What’s newer and more worrisome, however, are the signs that some students oppose free speech even in principle. “‘Free Speech,’ as a term,” the Williams petition claims, “has been co-opted by right-wing and liberal parties as a discursive cover for racism, xenophobia, sexism, homophobia, transphobia, ableism, and classism.” This assertion demonstrates startling ignorance of the crucial role of free speech in vindicating the rights of minorities throughout American history — from the civil rights movement to the gay rights movement. What young people have not learned is that the rights of the majority are protected by the vote. The First Amendment, on the other hand, exists specifically to protect the rights of those in the minority.

It is not uncommon for left-leaning professors and students to face censorship. Over the past several years, left-leaning professors have often run afoul of left-leaning students and administrators, as was the case with Bret Weinstein at Evergreen State University. And too often, right-wing outrage mobs come after left-leaning professors and students on the internet. Such was the case with Lisa Durden, who was fired from a college in New Jersey after appearing on Tucker Carlson’s show on Fox to defend a Black Lives Matter event, which was not even at her college, and which she did not even attend.

But in a democracy, we should not defend free speech rights only because we fear that our own “side” might be censored. We should all defend freedom of speech and academic freedom for their own sake, even if we can’t see how we would ever directly benefit from those protections. That is precisely the principled stance that the Chicago Statement takes –– in compelling and timeless language. And that stance protects the rights of students who view free speech and academic freedom with hostility to circulate petitions and make their case. Yet this principle is what hundreds of Williams students reject.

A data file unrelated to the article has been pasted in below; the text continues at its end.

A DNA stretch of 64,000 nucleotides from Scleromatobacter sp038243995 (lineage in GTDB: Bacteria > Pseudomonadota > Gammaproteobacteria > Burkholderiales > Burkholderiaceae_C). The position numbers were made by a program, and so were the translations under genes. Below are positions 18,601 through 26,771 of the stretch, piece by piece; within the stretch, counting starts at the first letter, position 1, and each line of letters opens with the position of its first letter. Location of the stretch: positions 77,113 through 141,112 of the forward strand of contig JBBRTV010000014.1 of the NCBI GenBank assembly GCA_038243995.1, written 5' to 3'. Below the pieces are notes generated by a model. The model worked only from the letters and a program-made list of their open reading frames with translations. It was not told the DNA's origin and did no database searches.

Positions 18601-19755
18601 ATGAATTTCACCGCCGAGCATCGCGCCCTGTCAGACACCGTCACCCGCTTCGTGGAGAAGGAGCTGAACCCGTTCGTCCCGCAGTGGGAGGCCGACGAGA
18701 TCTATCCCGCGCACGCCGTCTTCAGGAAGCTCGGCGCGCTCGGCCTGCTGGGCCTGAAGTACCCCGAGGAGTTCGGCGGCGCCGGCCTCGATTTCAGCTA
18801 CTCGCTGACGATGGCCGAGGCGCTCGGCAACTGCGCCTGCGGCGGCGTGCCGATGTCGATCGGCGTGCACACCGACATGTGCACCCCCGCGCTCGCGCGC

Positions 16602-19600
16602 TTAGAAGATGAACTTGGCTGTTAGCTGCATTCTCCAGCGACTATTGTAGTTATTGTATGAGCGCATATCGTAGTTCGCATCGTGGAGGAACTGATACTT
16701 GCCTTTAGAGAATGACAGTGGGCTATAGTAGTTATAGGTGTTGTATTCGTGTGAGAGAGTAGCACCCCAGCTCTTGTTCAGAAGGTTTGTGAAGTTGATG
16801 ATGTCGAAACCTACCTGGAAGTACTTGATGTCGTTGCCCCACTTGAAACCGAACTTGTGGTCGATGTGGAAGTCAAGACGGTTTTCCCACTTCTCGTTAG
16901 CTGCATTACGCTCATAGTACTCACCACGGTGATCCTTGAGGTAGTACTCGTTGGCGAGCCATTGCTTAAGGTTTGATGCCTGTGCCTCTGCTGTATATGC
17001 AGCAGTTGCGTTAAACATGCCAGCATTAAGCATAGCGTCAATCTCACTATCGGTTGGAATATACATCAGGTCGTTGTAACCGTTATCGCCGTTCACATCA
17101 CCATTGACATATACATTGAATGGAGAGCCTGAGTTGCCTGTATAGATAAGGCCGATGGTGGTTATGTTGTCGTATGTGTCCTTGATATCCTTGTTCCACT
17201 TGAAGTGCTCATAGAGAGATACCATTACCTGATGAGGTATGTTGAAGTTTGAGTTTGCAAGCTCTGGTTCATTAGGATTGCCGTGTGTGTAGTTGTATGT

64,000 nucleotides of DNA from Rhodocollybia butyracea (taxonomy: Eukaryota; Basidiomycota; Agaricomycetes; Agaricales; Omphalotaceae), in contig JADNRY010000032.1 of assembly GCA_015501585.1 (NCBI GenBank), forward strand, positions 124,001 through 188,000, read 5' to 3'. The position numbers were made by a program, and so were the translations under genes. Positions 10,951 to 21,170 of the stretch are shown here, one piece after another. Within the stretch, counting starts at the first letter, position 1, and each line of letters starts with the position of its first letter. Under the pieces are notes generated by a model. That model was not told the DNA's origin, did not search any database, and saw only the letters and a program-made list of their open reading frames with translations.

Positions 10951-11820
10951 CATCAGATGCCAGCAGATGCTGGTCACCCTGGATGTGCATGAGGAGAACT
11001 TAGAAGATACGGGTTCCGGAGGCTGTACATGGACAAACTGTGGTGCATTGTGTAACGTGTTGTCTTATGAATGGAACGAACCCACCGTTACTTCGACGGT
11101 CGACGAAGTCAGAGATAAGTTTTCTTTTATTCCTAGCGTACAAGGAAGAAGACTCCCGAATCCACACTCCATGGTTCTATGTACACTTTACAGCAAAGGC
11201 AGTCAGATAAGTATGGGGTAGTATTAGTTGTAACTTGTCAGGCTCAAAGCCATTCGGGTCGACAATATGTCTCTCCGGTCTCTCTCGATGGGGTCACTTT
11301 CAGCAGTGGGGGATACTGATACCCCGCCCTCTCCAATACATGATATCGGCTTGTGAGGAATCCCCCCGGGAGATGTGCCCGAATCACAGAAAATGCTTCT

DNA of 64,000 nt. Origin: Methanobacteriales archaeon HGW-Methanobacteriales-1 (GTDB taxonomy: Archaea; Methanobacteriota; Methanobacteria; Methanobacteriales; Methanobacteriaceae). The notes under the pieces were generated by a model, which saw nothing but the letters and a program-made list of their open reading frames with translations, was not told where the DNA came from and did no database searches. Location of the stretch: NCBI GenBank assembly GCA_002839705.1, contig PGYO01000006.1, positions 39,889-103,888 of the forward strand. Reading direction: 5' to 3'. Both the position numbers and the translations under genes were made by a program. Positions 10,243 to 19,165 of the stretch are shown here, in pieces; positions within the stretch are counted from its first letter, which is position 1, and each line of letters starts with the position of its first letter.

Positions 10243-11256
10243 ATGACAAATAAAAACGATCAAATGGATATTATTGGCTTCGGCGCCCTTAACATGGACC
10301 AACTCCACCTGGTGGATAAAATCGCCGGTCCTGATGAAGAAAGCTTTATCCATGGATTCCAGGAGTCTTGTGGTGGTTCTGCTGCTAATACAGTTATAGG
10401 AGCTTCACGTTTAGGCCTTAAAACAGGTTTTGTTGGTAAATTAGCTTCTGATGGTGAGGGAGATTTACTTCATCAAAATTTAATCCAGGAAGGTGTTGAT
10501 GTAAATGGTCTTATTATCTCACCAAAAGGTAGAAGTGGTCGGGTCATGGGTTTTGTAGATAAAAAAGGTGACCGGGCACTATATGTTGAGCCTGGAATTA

The best way to protect academic freedom and freedom of speech on campus is for every university in the country to adopt the Chicago Statement and drop remaining speech codes that restrict constitutionally protected student expression. Many speech codes employ vague language that allows for consequences based on purely subjective determinations; for example, prohibiting “offensive” speech, “intentionally divisive” speech, and even “inappropriately directed laughter.” These policies are often used as a bludgeon to punish any student or faculty member whose expression someone finds objectionable.

FIRE maintains a database that rates more than 450 American colleges and universities on their policies regarding freedom of expression. It is available to the public and you can look up your school. As year-end funding drives kick into high gear, the most powerful message alumni and parents can give is to tell universities that you only donate to schools that both practice and preach freedom of speech. 

This piece is co-authored by Pamela Paresky, FIRE’s Senior Scholar in Human Development and Psychology, and chief researcher and in-house editor for “The Coddling of the American Mind.”

Published in Education
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There are 10 comments.

  1. Contributor